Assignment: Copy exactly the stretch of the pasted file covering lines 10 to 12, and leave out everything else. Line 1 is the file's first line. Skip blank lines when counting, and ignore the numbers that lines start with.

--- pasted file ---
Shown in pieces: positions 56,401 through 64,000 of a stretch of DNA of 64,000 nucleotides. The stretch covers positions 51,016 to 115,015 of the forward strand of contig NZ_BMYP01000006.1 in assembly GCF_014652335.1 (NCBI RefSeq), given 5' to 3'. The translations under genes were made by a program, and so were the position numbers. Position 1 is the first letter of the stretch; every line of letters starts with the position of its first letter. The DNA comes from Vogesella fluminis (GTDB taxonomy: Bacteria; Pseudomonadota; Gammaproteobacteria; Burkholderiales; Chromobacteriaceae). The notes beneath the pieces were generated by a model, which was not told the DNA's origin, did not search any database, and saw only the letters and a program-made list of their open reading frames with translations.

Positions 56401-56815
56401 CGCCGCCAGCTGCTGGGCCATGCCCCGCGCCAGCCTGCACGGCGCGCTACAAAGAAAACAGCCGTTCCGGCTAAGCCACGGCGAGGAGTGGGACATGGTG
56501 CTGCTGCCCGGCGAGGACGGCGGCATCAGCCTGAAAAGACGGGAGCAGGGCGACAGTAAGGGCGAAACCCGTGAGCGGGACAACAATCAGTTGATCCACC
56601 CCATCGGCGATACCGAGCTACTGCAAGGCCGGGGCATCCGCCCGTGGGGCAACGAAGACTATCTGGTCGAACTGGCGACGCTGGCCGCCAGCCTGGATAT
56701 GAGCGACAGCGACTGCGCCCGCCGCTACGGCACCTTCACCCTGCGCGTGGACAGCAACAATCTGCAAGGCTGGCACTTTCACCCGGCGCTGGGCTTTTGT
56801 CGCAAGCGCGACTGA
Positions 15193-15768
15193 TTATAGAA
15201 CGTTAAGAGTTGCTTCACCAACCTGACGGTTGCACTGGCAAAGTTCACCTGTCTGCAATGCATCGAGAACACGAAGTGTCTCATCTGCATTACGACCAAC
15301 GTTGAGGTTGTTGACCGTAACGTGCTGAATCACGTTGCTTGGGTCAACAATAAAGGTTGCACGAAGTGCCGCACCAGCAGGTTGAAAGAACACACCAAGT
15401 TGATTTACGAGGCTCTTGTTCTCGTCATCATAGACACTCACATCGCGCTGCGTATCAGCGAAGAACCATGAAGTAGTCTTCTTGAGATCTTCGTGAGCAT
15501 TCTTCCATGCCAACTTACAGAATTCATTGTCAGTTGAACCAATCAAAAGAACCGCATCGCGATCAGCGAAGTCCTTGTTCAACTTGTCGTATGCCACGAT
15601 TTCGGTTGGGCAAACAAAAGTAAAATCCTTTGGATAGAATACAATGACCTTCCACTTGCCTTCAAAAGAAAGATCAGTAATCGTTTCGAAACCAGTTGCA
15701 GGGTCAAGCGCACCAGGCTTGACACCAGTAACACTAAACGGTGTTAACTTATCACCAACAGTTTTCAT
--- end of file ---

15201 CGTTAAGAGTTGCTTCACCAACCTGACGGTTGCACTGGCAAAGTTCACCTGTCTGCAATGCATCGAGAACACGAAGTGTCTCATCTGCATTACGACCAAC
15301 GTTGAGGTTGTTGACCGTAACGTGCTGAATCACGTTGCTTGGGTCAACAATAAAGGTTGCACGAAGTGCCGCACCAGCAGGTTGAAAGAACACACCAAGT
15401 TGATTTACGAGGCTCTTGTTCTCGTCATCATAGACACTCACATCGCGCTGCGTATCAGCGAAGAACCATGAAGTAGTCTTCTTGAGATCTTCGTGAGCAT